Technology may help us understand ourselves better

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We often blame technology for the foibles of life, but human behaviour is behind every chip and pin.

We use technology to augment our everyday lives. How well we let technology into our lives depends largely on simple human behaviour. On the one hand, many of us fear technology, while on the other we embrace it without a second thought. There are many grey areas in between these two camps, where technology is so invisible, its use doesn’t register with us. My technophobe parents, for instance, rally against smartphones, Bluetooth speakers and Apple TV, but they still enjoy the benefits of climate-controlled central heating, refrigeration and Freeview.

The mistake I believe people make is in personifying technology as some sort of demon to be repelled. I would argue the opposite: that the human element of technology is what always lets it down. Let’s look at the evidence.

Technology in financial services

Properly implemented, technology has the capacity to not only change our financial habits, but the way we think about money. During the Covid-19 pandemic, we’ve relied on minority technologies such as contactless payments and conference calls to guide us through a restricted landscape, and these technologies have arguably gone mainstream. In the US in particular, the pandemic has boosted contactless, with Apple CEO, Tim Cook, recently saying: “The United States has been lagging in contactless payments and I think the pandemic may very well put the US on a different trajectory.” And because their popularity has increased, they have become better. Zoom, for instance, had to up its security game with end-to-end encryption, implemented recently. And because 48% of Visa survey respondents said they wouldn’t shop at a store that only offers payment methods requiring contact with a cashier or shared equipment contact, Visa Tap to Phone is expanding its reach, potentially making it easier for merchants and customers to safely transact.

Yet, end-to-end encryption has been around a while, and there are secure alternatives to Zoom in the form of FaceTime, WhatsApp, Google Duo and Signal. And contactless technology has been around for decades. Why did people suddenly trust Zoom? Why are people suddenly interested in contactless payments? To answer these questions, we have to understand human behaviour.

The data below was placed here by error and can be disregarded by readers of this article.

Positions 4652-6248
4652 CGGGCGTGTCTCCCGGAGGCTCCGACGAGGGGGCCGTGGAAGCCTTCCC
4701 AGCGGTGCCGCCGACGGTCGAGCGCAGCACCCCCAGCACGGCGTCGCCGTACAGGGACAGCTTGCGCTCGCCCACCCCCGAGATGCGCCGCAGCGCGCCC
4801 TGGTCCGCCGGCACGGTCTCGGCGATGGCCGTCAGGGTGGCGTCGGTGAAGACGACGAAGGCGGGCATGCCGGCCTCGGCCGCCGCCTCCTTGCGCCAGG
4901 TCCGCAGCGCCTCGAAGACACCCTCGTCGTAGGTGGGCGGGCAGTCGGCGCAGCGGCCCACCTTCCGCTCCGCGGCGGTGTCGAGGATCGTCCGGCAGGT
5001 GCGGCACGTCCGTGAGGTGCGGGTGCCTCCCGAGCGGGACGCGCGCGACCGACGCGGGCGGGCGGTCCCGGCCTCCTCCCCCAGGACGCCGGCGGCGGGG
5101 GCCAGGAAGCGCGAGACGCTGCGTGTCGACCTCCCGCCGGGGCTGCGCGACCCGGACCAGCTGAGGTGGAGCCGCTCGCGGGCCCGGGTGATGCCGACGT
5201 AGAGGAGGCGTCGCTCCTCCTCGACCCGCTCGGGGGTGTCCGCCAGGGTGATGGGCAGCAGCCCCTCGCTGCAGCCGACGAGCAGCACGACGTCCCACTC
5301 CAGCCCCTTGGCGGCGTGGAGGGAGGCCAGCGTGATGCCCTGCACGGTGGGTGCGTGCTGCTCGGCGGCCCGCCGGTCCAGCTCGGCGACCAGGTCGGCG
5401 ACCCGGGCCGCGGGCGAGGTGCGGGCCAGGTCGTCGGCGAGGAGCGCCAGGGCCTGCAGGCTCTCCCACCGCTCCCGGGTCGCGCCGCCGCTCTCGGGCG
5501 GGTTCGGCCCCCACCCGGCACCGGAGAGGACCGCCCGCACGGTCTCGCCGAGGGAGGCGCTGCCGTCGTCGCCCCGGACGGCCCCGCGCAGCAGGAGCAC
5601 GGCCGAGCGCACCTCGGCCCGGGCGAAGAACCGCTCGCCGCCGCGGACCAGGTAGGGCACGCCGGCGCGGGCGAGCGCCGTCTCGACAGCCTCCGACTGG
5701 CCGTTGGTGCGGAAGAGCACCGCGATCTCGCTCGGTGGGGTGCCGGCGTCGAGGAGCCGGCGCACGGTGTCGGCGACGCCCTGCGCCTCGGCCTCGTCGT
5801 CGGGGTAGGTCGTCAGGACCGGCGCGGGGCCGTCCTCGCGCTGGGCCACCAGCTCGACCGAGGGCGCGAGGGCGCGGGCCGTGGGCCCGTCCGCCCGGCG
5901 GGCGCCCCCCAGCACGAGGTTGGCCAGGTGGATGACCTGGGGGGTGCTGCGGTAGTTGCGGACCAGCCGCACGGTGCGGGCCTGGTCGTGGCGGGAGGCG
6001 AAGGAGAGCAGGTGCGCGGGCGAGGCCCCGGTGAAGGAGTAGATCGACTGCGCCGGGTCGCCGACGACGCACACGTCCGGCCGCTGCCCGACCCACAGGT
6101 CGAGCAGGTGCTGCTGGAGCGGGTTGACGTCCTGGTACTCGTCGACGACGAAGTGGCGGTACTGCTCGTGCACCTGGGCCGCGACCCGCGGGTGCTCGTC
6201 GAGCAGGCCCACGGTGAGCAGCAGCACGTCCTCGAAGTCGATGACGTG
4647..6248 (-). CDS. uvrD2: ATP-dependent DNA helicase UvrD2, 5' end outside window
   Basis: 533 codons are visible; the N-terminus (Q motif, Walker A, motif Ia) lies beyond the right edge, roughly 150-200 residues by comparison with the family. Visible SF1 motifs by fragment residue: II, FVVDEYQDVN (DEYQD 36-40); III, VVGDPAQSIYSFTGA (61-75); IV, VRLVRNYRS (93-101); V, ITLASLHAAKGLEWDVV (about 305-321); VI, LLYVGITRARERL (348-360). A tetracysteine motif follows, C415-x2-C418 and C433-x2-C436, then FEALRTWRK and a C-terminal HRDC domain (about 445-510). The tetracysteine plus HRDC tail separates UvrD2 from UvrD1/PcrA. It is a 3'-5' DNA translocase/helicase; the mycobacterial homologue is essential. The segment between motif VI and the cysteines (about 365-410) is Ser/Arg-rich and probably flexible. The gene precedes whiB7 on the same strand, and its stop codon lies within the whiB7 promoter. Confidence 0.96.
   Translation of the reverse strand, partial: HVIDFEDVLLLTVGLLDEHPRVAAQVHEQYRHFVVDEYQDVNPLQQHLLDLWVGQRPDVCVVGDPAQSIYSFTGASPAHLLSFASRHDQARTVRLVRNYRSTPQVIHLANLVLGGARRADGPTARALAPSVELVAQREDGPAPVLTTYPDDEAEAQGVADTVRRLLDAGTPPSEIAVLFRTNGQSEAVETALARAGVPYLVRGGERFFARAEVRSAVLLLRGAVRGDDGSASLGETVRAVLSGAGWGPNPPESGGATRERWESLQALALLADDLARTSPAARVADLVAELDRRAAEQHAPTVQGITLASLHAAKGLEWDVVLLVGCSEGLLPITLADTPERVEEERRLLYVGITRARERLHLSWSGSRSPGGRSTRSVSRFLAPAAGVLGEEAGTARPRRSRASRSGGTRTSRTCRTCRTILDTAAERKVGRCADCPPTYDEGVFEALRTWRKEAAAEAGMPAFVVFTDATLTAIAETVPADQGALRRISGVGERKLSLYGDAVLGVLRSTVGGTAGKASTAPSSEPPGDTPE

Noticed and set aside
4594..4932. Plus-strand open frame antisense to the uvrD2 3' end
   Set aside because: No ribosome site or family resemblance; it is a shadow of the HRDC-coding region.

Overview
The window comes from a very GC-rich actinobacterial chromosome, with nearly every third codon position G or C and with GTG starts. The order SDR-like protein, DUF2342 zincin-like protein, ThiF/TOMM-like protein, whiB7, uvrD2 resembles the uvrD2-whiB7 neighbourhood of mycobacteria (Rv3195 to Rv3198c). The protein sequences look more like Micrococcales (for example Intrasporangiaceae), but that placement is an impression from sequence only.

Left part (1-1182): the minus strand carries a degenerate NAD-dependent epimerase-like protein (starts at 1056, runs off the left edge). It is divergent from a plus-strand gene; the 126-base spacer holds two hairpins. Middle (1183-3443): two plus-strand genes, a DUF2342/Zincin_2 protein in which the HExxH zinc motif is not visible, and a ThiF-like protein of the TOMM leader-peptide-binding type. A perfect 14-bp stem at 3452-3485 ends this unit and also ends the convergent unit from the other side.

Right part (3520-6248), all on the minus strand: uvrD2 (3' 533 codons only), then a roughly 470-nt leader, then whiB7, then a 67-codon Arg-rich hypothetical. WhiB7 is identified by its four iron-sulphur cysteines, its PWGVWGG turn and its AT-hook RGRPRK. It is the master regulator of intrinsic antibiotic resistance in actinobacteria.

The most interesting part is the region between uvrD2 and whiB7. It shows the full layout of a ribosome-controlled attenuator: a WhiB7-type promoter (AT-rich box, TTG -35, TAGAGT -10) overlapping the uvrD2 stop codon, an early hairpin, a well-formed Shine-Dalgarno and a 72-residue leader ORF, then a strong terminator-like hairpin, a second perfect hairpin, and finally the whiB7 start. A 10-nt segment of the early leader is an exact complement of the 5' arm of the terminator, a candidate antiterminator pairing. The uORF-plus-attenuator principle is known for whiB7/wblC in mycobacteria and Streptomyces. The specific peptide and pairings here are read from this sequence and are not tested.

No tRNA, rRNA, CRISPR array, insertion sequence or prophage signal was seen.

Technology is robust (but only as robust as its master)

Zoom and contactless payments are lucky enough to be riding a wave of popularity, thrust into the spotlight by circumstance. Their success will undoubtedly pave the way for other successful innovations. Our world is always changing, adapting and throwing up new scenarios in which winners swap places with losers like clockwork. If we think of ourselves as being on the losing end, such as being unbanked in a time of financial services innovation, we may blame technology for being exclusive. But this is a mistake.

Being unbanked is a social problem that technology merely highlights and exacerbates. The solution to most social problems is to debate them, discover solutions and implement them. And yes, use new technologies as tools to make the solutions viable.

Nascent technology giants

Where technology fails is best highlighted right now if you’re a football fan. Slow-motion technology has been around for decades, but football has recently embraced it to help referees make decisions. The problem is that the technology is being used badly and human error is still the talking point. The video assistant referee (VAR) has access to a range of tools, and when they get something comprehensively wrong, fans often say: “The technology is rubbish.” Yet, behind the mistake is a team of fallible humans reliant on their communication skills, hierarchy, personal bias and ego. Our own complicated behaviours are to blame for most things, not technology. If we see VAR as a robot dead set against us, watch Forbidden Planet to find out who the bad guy really is. 

So while popularity combined with ignorance may propel some technologies further into the mainstream, such as gaming and the military, other technologies are nascent giants ready for action. It’s an exciting time! There are innovations to discover, people to help, services to improve, and many wonderful surprises for us mere mortals to take advantage of.

The technology is there, but it takes a human to decide to use it properly. It may even help us become better people.

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